Fiddler on the Roof comes to mind when I think about marriage. Who can forget the “Matchmaker” song: “Matchmaker, Matchmaker, Make me a match! Find me a find! Catch me a catch!” The father, a poor Jewish milkman named Tevye, has five daughters whom he hopes to marry advantageously. Alas for Tevye, he also has a sympathetic heart, so, one by one, his daughters pair off with the men whom their hearts desire. Interestingly, “each one’s choice of a husband moves further away from the customs of his faith” (“Fiddler on the Roof,” Wikipedia, 9/30/2017): Tevye’s oldest daughter marries a poor tailor instead of the wealthy butcher her parents had chosen; the second daughter makes her own match with a radical thinker while the third daughter falls in love with a Gentile. Reflecting on his own arranged marriage and its lack of romance, Tevye can’t bring himself to force a loveless union on his beloved daughters.

Tevye’s love for his daughters and his bittersweet feelings about their growing up and getting married come through in the melancholy song “Sunrise, Sunset”: “Is this the little girl I carried? Is this the little boy at play? I don’t remember growing older: when did they?” That song has been sung at many a wedding; memorably, I heard it performed at a wedding by a group of older women singing a cappella. The effect was lovely–it might have even been the song to which the bride walked down the aisle? Neither of my daughters has married yet, but both have now dated a bit, which is why I find myself reflecting on the seeming randomness of how people find their lifelong mates these days.

Online dating didn’t exist back in my dating days, and the unspoken rule was that the guy got to do the asking. The flip side of that arrangement was that the guy was also supposed to treat the girl; however, if the guy and girl got together on her initiative or if they were hanging out rather than on a date, the couple might go Dutch. Since most of the guys I went out with in college didn’t have much money, I rarely was taken out for a full meal: often, I was fed dessert at a nice restaurant after we’d ushered at the symphony or opera so that we could get in free. (Presumably, we’d had dinner at the college dining hall before we drove to the concert.) Not a bad deal for the guy, who got the benefit of beautiful music and the companionship of a girl dressed in her best concert-going attire—all for the price of a little gas and a piece of French silk pie! The girl benefited, too (particularly if she didn’t have a car and enjoyed getting dressed up and going to concerts). And maybe the guy and girl got a little closer to figuring out if they enjoyed one another’s company? Still, that was just a baby step on the road to a relationship.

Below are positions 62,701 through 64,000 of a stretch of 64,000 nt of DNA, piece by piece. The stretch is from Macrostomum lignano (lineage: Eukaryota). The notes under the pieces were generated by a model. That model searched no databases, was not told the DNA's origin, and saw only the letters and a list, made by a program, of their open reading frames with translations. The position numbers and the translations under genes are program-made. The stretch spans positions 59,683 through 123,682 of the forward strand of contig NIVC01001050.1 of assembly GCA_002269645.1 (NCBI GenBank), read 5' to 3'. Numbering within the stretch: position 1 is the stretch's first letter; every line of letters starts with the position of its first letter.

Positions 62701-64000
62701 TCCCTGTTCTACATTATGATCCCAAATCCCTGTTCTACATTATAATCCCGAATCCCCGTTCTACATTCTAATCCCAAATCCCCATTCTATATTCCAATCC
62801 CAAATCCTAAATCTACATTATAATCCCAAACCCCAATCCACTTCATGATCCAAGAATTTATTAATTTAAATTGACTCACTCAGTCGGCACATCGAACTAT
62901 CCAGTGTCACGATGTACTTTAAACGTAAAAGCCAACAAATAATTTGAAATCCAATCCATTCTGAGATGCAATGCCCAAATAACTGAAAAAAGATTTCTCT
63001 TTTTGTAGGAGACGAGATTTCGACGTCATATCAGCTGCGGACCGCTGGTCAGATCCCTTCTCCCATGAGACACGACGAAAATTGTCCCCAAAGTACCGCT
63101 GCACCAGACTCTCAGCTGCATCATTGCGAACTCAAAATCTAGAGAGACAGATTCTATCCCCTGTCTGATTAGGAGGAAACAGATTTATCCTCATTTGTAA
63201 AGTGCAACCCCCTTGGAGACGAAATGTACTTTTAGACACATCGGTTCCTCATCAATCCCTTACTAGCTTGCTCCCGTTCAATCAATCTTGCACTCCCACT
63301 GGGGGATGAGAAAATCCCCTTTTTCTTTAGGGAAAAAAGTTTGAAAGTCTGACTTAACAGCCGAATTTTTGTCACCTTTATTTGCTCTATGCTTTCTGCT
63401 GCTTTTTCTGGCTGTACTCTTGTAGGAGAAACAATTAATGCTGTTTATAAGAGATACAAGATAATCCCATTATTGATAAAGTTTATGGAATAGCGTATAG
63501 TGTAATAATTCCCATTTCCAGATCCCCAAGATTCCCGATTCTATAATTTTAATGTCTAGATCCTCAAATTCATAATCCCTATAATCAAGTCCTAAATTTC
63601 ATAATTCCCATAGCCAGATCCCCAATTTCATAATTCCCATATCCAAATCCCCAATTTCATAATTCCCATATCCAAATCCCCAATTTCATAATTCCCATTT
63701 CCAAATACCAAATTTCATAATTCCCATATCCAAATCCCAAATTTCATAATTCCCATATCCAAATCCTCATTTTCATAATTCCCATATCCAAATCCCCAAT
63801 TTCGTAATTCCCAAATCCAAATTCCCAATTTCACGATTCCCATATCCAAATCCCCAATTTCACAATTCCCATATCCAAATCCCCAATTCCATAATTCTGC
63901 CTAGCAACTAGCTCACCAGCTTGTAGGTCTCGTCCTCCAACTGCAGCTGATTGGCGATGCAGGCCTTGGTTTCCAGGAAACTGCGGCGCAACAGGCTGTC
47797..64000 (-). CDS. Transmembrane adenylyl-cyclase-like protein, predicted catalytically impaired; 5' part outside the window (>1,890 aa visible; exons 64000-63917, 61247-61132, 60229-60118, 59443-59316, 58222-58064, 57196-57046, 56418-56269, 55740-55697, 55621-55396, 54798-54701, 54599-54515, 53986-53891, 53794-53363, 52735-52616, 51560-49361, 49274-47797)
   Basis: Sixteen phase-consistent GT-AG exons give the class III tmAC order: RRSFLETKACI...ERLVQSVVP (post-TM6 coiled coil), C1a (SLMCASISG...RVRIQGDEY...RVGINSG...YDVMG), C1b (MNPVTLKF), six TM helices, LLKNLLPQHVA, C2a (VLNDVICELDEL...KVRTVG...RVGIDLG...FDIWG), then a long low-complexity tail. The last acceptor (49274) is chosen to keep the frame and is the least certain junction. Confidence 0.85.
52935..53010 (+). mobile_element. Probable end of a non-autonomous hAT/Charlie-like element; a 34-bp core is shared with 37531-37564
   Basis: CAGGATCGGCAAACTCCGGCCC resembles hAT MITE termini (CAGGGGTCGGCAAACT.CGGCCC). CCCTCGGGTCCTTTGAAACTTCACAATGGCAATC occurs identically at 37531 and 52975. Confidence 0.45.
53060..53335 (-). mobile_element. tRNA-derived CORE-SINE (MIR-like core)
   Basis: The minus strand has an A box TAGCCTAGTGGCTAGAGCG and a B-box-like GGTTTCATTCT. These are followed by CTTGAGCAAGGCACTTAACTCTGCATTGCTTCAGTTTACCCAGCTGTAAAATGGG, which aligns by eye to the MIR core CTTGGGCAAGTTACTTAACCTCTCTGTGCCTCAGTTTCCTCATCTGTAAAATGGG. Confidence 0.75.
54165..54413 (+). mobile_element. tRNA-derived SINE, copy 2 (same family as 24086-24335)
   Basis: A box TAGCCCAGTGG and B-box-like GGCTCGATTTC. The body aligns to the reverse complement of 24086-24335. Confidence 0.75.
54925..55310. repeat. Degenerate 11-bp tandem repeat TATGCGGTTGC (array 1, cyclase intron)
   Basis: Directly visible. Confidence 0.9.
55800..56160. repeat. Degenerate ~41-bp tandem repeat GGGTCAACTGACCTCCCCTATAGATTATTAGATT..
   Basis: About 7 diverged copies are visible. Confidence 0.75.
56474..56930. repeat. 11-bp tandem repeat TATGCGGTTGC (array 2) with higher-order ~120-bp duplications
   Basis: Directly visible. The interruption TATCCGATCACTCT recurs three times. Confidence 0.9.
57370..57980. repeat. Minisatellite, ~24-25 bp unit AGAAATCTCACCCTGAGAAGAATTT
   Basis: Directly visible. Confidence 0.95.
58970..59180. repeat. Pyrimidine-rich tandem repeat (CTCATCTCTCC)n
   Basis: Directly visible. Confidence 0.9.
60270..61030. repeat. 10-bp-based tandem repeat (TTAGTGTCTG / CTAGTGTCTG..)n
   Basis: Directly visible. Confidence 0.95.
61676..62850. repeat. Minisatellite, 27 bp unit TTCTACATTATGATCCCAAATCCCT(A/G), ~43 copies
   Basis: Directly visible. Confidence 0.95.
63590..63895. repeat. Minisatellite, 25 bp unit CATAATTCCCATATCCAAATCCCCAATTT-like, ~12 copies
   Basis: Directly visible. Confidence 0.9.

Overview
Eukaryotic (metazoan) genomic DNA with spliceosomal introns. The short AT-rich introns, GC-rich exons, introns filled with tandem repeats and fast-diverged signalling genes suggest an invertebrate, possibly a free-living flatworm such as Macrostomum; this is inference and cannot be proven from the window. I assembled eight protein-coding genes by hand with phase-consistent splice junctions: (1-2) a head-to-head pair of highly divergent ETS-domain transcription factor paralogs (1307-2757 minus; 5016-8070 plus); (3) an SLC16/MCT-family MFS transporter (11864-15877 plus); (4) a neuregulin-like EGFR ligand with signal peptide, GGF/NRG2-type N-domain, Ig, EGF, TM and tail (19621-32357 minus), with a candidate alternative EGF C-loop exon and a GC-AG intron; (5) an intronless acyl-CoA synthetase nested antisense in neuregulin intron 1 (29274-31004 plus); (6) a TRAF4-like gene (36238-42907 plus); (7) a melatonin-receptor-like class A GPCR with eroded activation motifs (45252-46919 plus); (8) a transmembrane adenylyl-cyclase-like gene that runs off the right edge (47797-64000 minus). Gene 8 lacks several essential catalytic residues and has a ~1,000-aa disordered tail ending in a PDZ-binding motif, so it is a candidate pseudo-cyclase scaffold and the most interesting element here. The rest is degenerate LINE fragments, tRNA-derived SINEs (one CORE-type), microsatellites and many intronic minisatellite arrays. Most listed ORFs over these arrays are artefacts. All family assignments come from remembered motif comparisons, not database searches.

In my freshman year of college, I caught the eye of an older English major who wrote me poetry and did me the great favor of taking me to Spring Banquet, which was sort of a glorified prom (no dancing at my conservative Christian college, although that rule has since been changed). Being asked to Spring Banquet meant a lot because no one had asked me to my prom—or to any dance in high school, for that matter. Girls didn’t go stag back then, so a good friend and I hung out together on the night of Senior Prom. Misery doesn’t exactly love company, or I wish it didn’t, but it sure did help that someone else was in the same boat. Both my friend and I are happily married to wonderful men now, by the way, so not having a date to Senior Prom did not mean that I would never be in a romantic relationship (although it felt like it at the time).

Courtship and Marriage (2) (640x322)

Twenty years after my senior prom, I returned to my hometown for a class reunion (photo on the right). My husband—who had also skipped his high school prom—and I had a great time dancing to songs like Kool & the Gang’s “Celebrate.” We were one of the last couples to leave the dance floor.

While I appreciated the attentions of that older, poetry-writing guy who took me out during the spring of my freshman year, he graduated, went on to grad school and seminary, and essentially exited my life: we wrote letters for a while—both of us being English majors, they were long and articulate letters—but that relationship was not to be. I wasn’t ready for a serious relationship: college itself was the real attraction for me. Impractical though my degrees (double major in English and history and minor in music) have turned out to be, I enjoyed writing, researching, reading, singing in the choir, playing last-chair violin in the tiny chamber orchestra, talking philosophy with friends, taking long walks by myself or with others, going to concerts and plays, performing piano solos at recitals, posting editorials on the “Wittenburg Door,” contributing to the college newspaper, making midnight doughnut runs, penning poems in the most atmospheric way I could contrive, solving the problems of the world in late-night discussions, and, above all, learning and thinking. Life was grand in college, aside from the occasional round of unrequited love, and I don’t regret not having dated any one guy consistently at that time.

Still, it does amaze me that our awkward modern dating system yields any successful results.  No wonder there is a great deal of miscommunication and misreading in the world of dating. But I’ll save those thoughts for another day. Perhaps I’ll even share the story of how my husband’s ridiculous request that I be his “backup date” for the med school Christmas party led to our marriage—if I’m feeling humble, that is.

Should Safety Be First?